I grew up in a small midwestern town with a wonderful library. My grandmother would come to visit once or twice a year. She was totally deaf from the age of twelve, and a voracious reader – she especially loved mysteries, but romances, dramas, historical novels – she read anything and everything. And she read fast. My mom would have to go back to the library for a new selection every couple of days when Grandma visited, and she had to be careful not to check out the books Grandma already had read, so Mom developed a strategy: she put a tiny set of initials, “KES”, in pencil, on the back inside end paper, up in the corner, in books Grandma read. I wonder whether there are still any old KES books in that library today. -Janet Fox
Cynthia Reeg (FROM THE GRAVE, INTO THE SHADOWLANDS)
Libraries saved my life—or at least expanded my world in ways that would never have been possible otherwise. As a child I was enthralled with reading and stories, but I lived in a small rural community without even a school library. I first envisioned heaven when I was in fourth grade and we moved to a town with a public library. I couldn’t believe the abundance of books—all free for the taking. That began my library love and support. The love would continue through my life as I pursued a graduate degree in Library Science and went on to work in both public and school libraries. I took great pleasure in sharing books and information with students, helping them to love the wonder awaiting them within a library.
David Neilsen (DR. FELL AND THE PLAYGROUND OF DOOM, BEYOND THE DOORS)
My local library, Warner Library, serves two villages: Tarrytown and Sleepy Hollow. Therefore, Halloween is our big holiday. For a few years, we created an indoor 18-hole mini golf course. It was a one-day affair, all the holes were created by volunteers, and it raised a ton of money for the library.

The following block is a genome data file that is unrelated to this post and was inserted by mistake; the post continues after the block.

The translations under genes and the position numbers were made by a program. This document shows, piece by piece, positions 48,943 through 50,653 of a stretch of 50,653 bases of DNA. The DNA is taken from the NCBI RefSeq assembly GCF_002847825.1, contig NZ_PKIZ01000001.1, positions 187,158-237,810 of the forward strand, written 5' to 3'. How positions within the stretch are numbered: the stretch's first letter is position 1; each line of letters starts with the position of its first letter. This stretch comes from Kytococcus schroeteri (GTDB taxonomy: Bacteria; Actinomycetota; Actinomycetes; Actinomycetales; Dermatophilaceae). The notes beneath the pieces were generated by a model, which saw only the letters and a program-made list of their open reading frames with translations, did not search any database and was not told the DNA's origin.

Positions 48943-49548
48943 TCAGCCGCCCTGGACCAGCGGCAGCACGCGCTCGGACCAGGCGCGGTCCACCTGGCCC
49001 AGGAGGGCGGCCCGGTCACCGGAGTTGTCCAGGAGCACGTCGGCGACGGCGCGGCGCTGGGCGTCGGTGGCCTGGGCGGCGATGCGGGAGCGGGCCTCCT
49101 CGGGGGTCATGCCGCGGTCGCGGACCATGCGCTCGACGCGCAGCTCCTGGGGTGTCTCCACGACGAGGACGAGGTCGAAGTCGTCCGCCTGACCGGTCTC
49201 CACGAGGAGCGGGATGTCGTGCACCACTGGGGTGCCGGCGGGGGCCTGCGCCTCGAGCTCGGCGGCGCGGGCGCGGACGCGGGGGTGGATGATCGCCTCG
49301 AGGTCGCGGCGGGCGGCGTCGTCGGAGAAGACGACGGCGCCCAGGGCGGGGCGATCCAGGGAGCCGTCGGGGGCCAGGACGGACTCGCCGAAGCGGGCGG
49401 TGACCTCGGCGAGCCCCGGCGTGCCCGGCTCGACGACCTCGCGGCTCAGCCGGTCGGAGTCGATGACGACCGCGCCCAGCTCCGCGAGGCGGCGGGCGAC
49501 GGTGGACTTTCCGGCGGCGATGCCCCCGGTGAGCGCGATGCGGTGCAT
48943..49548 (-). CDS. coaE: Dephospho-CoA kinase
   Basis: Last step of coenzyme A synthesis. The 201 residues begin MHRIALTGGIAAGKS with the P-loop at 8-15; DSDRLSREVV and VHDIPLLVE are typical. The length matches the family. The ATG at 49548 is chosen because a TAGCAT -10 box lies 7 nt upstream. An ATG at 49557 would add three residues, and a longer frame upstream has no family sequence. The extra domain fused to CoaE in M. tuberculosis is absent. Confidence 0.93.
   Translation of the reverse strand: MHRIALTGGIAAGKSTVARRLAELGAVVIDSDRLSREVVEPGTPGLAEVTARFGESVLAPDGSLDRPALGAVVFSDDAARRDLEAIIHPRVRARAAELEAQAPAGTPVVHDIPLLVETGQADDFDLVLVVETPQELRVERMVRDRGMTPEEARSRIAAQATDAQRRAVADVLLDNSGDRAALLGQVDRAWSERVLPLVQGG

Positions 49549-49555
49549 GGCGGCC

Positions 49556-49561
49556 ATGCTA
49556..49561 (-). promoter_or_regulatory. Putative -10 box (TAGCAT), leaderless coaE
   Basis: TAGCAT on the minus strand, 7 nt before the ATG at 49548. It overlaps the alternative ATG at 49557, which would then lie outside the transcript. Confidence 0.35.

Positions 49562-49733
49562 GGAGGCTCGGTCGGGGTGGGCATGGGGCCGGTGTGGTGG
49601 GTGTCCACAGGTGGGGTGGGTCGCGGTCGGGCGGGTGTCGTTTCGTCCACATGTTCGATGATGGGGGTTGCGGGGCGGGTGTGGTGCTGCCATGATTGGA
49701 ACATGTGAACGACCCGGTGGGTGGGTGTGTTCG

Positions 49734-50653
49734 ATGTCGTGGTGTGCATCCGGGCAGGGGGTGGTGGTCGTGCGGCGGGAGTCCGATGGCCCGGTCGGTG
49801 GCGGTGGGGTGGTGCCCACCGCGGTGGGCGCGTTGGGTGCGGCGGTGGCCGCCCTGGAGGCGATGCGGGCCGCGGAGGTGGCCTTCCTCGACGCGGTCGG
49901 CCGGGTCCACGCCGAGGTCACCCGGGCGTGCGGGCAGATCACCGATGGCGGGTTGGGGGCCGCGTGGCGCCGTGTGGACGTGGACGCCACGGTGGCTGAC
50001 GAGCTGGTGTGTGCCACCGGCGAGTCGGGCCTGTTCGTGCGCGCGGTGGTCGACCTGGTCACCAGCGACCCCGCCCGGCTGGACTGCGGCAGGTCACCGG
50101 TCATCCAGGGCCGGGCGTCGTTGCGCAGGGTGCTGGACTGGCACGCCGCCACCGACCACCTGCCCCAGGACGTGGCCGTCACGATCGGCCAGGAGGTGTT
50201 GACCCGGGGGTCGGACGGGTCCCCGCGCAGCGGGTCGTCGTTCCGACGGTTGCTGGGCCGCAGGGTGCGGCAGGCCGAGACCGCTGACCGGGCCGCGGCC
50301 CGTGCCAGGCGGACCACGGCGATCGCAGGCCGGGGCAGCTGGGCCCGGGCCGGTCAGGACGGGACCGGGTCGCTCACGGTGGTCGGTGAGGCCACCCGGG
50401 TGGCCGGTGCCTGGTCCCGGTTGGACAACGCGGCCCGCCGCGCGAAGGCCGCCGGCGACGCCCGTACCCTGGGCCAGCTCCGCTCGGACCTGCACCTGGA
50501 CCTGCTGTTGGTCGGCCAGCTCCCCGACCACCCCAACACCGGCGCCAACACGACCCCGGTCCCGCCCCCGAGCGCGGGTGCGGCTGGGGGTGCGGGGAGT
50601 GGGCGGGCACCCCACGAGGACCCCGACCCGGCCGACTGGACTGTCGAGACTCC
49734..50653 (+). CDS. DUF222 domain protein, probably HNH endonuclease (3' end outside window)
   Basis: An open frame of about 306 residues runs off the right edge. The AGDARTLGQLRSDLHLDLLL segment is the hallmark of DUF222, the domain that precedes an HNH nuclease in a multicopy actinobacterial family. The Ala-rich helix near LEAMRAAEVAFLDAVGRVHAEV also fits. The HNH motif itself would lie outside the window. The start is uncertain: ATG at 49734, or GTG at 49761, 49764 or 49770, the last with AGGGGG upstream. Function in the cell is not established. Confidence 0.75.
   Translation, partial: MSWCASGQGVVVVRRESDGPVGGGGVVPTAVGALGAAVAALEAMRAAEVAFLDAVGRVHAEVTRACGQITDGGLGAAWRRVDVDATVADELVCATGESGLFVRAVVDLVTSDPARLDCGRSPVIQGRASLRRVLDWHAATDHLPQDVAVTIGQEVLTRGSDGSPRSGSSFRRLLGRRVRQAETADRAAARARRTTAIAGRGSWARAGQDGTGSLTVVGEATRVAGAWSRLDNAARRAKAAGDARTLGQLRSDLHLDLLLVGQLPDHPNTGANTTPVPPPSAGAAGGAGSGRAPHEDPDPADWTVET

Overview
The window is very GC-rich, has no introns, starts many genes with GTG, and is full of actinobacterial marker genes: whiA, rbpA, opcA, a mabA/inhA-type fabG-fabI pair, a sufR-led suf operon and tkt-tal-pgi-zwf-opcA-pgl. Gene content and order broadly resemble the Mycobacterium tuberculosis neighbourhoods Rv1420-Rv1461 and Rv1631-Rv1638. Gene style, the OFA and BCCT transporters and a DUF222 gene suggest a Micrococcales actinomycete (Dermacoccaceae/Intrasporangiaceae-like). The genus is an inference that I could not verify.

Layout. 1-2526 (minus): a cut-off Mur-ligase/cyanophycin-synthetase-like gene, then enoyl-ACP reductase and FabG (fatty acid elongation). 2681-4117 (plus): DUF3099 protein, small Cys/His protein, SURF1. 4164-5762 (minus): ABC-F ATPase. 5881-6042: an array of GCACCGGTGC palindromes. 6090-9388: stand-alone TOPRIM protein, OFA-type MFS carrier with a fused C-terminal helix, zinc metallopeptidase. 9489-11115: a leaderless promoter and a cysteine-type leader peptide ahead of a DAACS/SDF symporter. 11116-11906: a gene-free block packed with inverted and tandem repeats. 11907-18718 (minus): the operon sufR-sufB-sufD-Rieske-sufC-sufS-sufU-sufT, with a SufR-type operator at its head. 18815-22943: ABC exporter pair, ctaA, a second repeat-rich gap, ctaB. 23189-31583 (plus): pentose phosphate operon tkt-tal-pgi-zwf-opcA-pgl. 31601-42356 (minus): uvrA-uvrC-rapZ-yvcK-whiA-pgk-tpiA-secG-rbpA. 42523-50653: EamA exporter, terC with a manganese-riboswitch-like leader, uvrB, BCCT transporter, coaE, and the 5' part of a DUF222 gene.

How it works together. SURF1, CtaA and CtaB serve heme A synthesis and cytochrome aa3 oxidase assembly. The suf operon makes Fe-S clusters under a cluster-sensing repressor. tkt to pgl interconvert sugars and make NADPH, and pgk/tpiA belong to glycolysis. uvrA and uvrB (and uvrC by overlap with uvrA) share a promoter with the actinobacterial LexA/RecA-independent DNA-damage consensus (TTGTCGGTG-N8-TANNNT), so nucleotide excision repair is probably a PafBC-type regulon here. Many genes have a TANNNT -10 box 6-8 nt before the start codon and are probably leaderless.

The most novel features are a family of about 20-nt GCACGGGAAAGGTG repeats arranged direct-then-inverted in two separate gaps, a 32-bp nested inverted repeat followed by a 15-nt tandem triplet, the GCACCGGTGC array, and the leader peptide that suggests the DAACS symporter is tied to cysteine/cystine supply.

Our library is more than a library, it is a focal point of the community. Events like this, as well as a murder mystery I put together, help give it a life outside of the normal uses. But it is central to our community. I recall during Hurricane Sandy when everybody lost power. The library had power, and people came from all over to plug in and charge their phones or computers. You’d walk into the reading room and there were people on the floor. It really served as a lifeline during that time.
Kim Ventrella (BONE HOLLOW, SKELETON TREE, THE SECRET LIFE OF SAM)
Before becoming a full-time author, I worked in public libraries for ten years. For people who haven’t visited their local library in a while, it’s easy to forget what a vital role libraries play in community life. Libraries provide computer access, training and a world of information to customers who otherwise can’t afford it. They offer rich literacy and STEAM-focused programs for children, in a time when the arts are being cut from school budgets. Libraries host job fairs and free health screenings. They provide a meeting space for community groups. Many find unique ways to support local artists, writers and entrepreneurs. Plus, customers frequently get the chance to see librarians in costume.